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Marlin 336

Discussion in 'Rifle Country' started by Barry the Bear, Aug 23, 2013.

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  1. Barry the Bear

    Barry the Bear Member

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    Ive seen the cheap variant of marlins model 336 at walmart for 367 without taxes. Anyone have anything about theyre quality?
     
  2. Hummer70

    Hummer70 Member

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    I assume you are referring to Remlins (marlin made by remington) I saw a couple the other night but the jerks at Walmart put that supersafe lock system on them and I couldn't look at it properly. but they made me feel ever so safe and secure...........................

    Are you going to handload for it? If you adjust your dies correctly I suspect you could get a long case life.

    I saw a Marlin Youth model the other night with laminated wood I wouldn't mind having.

    I suspect you will need to either do a trigger job on it or have it done as they are known for super safe triggers. Safe in the sense that what you are shooting at is more safe. haha.
     
  3. Barry the Bear

    Barry the Bear Member

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    I dont reload yet so I would only put some cheap 30-30 ammo in it for the range and maybe a deer hunt or two.
     
  4. hipoint

    hipoint Member

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    I've heard lots of folks bashing the "new" marlins, never owned one so I can't join in yay or nay... The older ones that were sold at wal-mart were the model 30aw or something like that, I currently own one of those and it is a fine rifle, the only difference is the front sight, it is a blade/bead rather than a shrouded ramp. I must say, I personally like the blade/bead more, it's easier for my eyes to put a tight sight picture with it. Of course if you're planning to mount a scope, then that is a mute point other than asthetics... The shroud/ramp is nicer looking... Oh, and rumor is, the stock is made from a lesser grade of wood as well...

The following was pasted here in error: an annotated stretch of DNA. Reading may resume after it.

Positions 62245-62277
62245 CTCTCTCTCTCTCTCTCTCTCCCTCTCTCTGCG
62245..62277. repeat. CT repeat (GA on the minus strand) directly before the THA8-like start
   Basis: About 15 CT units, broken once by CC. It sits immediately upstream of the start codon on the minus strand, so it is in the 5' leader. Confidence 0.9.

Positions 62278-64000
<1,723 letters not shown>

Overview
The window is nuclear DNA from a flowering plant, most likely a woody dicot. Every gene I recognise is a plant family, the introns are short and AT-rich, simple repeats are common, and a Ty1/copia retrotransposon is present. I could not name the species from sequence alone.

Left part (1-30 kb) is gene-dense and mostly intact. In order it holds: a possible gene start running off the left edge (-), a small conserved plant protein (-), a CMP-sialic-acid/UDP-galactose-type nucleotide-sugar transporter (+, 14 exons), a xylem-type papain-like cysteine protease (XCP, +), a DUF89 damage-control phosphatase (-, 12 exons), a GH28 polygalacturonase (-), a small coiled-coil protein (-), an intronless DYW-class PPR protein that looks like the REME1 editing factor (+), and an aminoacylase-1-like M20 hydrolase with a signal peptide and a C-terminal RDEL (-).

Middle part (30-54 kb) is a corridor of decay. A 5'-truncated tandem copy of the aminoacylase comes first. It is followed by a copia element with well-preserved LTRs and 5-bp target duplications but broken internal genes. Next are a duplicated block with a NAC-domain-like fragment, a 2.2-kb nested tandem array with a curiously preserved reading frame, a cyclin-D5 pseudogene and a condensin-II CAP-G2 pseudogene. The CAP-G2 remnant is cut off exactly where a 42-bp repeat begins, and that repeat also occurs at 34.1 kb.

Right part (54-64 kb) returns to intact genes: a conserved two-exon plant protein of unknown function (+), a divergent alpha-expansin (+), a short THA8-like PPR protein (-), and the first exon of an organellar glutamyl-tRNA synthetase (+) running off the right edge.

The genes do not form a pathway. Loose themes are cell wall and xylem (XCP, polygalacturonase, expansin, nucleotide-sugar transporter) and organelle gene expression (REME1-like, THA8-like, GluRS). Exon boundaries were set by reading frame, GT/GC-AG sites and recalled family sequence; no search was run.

I like my 30aw just fine though, i replaced a 1965 model 336 with this one, I liked the old 336 just fine, but I must say, this newer one with the safety, I like it more. The safety is kinda redundant on a levergun with a half-cock anyhow, but when unloading after a hunt it sure is nice to put that safety on while you lever out a tube full of ammo...
     
  5. Eb1

    Eb1 Member

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    I have a 336W from 2008ish that came from Academy. It has chatter marks in the barrel that run opposite of the rifling. It shoots fine for about 10 shots, but then it fouls something horrible. It is now a 445 Super Mag.

    I have a 1972 336 that has a really nice slim forearm that I prefer over the thicker 336W, but the 336W I have isn't a big as what I am seeing at Walmart these days.
    Also, the '72 336 has a glass trigger, doesn't have a crossbolt safety, and a really good fitting stock. It has the white plastic plates on the grip and stock.
    It is also a shooter. Super accurate! Very Accurate with all ammo. It is my go to 30-30 as it is the only one I have left that is a true 30-30.
    One thing it doesn't have that the new 30-30s from Marlin have even before Remington bought them out is a piece of metal that goes from the mag tube to the barrel under the front sight. The 1972 model doesn't have this, and you can loosen up the bands from the barrel, and it shoots better that way for me.

    I always wondered why the new models have that metal piece/screw that goes to the mag tube and barrel. It seems to make the new guns less accurate, but all the 30-30's I have had shot 1.5" or under @ 100 yards easily.